The Federal Information Technology Acquisition Reform Act (FITARA) was passed in 2014 to streamline the way the federal government purchases and manages their technology. The bill granted significant budgetary authority to CIOs in government, requiring CIO signoff on any IT contracts and having CIOs approve annual IT budget requests to Congress.
As with any major change, it’s important to understand how its implementation will occur, and vague language in parts of the bill allow for interpretation at each agency. As the roles and authority of CIOs have been defined so too have the metrics being used to grade the agencies. The Government Accountability Office has been releasing biannual scorecards that have added metrics over the years to more accurately depict the true standing of each agency.
The scores on these scorecards started out in 2015 with frankly abysmal marks. The vast majority of agencies received an overall grade of “D” and had plenty of room for improvement.
Since this original scorecard was released, an additional four categories have been added; software licensing, CIO org chart considerations, and compliance with both the Modernizing Government Technology and Federal Information Security Management Acts all made the bill in the latest iteration.
This is unlikely to be the last change that’s made to the scorecard, according to an analyst who assembles the data for these measurements. Some of the changes that have even been regarding language as different agencies have interpreted the questions in different ways.
The same analyst believes that the focus of the next changes to the scorecard will revolve around data centers. Currently, the policy on data centers is focused on ‘optimization,’ which doesn’t offer clear cut guidelines as to what progress would look like. More detailed metrics will give agencies the guidelines they need to make measurable progress in this area.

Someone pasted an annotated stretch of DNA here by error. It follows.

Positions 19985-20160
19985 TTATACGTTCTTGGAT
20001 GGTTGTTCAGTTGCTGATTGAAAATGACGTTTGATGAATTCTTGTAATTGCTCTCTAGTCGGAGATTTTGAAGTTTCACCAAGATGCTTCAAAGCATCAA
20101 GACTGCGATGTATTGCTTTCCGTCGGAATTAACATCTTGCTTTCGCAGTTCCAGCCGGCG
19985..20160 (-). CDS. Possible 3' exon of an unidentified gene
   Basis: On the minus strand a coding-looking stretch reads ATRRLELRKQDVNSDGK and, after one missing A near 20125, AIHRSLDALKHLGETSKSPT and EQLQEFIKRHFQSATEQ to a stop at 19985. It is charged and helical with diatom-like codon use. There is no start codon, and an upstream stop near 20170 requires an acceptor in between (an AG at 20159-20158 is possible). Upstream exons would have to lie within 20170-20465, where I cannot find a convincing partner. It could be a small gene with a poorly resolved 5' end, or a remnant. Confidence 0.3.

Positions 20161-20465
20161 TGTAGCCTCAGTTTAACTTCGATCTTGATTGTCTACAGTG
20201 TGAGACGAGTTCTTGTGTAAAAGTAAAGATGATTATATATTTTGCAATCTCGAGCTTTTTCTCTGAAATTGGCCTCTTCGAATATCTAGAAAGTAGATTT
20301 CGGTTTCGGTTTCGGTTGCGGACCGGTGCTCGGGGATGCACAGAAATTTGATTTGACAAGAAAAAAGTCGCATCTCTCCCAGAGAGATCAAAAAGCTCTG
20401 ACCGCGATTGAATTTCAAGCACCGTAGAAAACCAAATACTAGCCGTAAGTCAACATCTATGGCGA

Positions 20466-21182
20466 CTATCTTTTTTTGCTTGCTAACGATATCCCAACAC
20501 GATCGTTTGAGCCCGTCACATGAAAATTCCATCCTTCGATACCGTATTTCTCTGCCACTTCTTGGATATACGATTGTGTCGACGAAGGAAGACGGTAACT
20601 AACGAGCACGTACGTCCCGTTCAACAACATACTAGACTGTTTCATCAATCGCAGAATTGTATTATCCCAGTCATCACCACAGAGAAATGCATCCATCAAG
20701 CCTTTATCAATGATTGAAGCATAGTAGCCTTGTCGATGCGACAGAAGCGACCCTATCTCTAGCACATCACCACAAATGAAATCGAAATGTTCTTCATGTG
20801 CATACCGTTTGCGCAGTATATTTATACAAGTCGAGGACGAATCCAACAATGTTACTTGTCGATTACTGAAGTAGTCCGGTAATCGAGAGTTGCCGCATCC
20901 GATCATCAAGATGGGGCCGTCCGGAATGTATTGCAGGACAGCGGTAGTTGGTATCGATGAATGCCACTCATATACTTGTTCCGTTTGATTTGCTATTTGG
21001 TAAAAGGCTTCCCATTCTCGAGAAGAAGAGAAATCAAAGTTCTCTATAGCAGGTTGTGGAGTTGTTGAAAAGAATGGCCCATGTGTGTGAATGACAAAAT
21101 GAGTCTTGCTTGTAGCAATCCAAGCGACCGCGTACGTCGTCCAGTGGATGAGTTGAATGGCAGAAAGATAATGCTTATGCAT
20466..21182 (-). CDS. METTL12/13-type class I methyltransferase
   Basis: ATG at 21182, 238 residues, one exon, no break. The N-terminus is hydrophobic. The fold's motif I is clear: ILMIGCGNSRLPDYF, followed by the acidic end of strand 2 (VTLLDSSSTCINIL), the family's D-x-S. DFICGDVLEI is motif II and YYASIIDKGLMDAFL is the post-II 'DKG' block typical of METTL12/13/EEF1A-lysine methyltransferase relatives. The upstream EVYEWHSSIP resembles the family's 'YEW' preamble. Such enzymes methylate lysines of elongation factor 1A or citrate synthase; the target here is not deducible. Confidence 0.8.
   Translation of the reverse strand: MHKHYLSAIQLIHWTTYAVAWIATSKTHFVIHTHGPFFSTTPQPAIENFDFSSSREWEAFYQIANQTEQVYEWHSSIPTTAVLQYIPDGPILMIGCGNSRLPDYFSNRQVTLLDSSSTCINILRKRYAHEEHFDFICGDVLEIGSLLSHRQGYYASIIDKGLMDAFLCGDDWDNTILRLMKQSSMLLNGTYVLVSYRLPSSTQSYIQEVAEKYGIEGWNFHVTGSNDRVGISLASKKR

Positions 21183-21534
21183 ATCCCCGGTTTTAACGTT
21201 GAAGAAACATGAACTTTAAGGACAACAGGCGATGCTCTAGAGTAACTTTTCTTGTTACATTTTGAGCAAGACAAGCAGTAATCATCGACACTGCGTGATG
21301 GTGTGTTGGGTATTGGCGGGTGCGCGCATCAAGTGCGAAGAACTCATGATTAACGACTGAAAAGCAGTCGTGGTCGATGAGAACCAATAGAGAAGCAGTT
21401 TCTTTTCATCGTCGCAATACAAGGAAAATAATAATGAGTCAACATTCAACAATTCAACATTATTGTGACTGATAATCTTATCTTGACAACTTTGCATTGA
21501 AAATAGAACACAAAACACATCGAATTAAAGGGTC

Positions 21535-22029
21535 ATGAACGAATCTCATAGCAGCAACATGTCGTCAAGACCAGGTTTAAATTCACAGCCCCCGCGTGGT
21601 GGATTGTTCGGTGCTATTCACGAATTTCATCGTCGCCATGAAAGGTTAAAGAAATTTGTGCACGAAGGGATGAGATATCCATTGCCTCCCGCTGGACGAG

As government agencies finish the work in these important areas, some criteria may drop off the scorecard as well. In the ‘software licensing’ category, all but four agencies were graded with an ‘A.’ Once the work is done and the proper frameworks are in place, the FITARA scorecard should be updated to reflect where further work needs to be done.
In the end, agencies should be proud of the progress they’ve made, but expect new goals and milestones to be incrementally added to the scorecard.
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About the Author: Chris Mack
Chris is a Marketing Manager at Extract with experience in product development, data analysis, and both traditional and digital marketing. Chris received his bachelor’s degree in English from Bucknell University and has an MBA from the University of Notre Dame. A passionate marketer, Chris strives to make complex ideas more accessible to those around him in a compelling way.